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Southern Mail

Yesterday’s rain has stopped and in its place, a fine but windy ‘autumn’ day. It’s amazing how the weather appears to have made a seasonal change in the space of a week.



Having finished a piece for the New Statesman, I decided to investigate the progress on my rather dusty looking aircraft in the barn at Maypole. Fighting the gale along the sea-wall on my mountain bike, I cycled the twelve miles to the farm strip and ‘Oh joy’; it’s finally being reassembled after almost three months on the ground having its engine overhauled. I tell you, buying a used aircraft is as dodgy as buying a used car. Every rule says that an aircraft has to meet stringent safety checks but experience suggests that aircraft owners can be as dependable as ‘Dell Trotter’ when it comes to meeting the CAA’s regulations. Trouble is there’s no AA to give you a £30 ‘airworthiness’ check, so I have learned a hard an expensive lesson about honesty in the used aircraft business. There’s not much of it around.

Now, with a reconditioned engine and new avionics, I need to decide whether I’ll keep the Cessna 150 ‘money pit’ or sell it and get a cheap to run and basic 1930’s biplane instead. The only thing is that the latter is a single-seater, open-cockpit job, which may be lot’s of fun but isn’t great in winter and not exactly ideal for shopping hops over the channel. I was tempted to fly it down to Nice for the Unisys 'Zero Gap' computing seminar I'm attending at the end of September but it's probably quicker and more comfortable on British airways. Much less fun though.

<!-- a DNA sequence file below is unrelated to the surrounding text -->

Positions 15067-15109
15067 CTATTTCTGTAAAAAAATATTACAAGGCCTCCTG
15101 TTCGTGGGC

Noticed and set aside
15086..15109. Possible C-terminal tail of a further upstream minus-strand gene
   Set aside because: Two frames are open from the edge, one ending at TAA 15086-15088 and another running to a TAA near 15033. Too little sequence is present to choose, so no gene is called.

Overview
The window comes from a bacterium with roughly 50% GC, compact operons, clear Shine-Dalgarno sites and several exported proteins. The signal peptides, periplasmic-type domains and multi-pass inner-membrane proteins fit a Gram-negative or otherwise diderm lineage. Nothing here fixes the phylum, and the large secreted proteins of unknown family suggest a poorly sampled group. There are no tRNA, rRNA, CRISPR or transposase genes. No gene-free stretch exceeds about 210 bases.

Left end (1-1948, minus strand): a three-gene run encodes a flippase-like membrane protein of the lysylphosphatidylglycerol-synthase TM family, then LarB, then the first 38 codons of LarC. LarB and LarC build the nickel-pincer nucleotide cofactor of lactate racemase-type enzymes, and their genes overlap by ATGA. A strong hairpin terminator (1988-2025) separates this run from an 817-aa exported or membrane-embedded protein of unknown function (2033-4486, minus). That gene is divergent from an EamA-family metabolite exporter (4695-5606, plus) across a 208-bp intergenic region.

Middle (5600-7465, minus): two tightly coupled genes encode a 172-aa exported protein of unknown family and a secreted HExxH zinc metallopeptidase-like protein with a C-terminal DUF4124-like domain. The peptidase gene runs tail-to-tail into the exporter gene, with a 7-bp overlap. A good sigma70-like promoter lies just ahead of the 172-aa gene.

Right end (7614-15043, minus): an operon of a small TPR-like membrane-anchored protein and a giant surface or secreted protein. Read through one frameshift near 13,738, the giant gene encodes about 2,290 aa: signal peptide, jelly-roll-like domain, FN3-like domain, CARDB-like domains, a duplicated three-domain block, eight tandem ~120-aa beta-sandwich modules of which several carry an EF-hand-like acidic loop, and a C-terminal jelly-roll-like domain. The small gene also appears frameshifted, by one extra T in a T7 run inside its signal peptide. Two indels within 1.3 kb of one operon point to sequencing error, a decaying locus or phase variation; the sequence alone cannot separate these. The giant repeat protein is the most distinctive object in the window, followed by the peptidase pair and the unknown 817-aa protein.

Twenty-five miles on the cycle left me begging for some Neurofen and it would probably be more merciful to shoot me. Anyway, with flying fixed in my mind again, I decided to buy Microsoft’s new ‘Flight Simulator 2004’.

I’m reminded that it must be almost twenty years since I first played with Microsoft’s flight simulation software and my prediction that the company would dominate the vertical market came out correct. Graphically, it has changed beyond recognition but at the basic Cessna level, there’s only so much you can add, GPS and so on.

As an aid to flying training it’s invaluable but there’s a huge difference between the software and the ‘real thing’ as I found out myself when I first learned to fly. It’s great for understanding procedures and principles but when you happen to be wrapped in dark clouds, being thrown across the sky and with only your instruments to tell you which way is up or down and where you are, then the comfortable world of desktop flight simulation seems a very long way away.

You can’t beat the real thing, it’s what life is for because ultimately, simulation is bound to disappoint.

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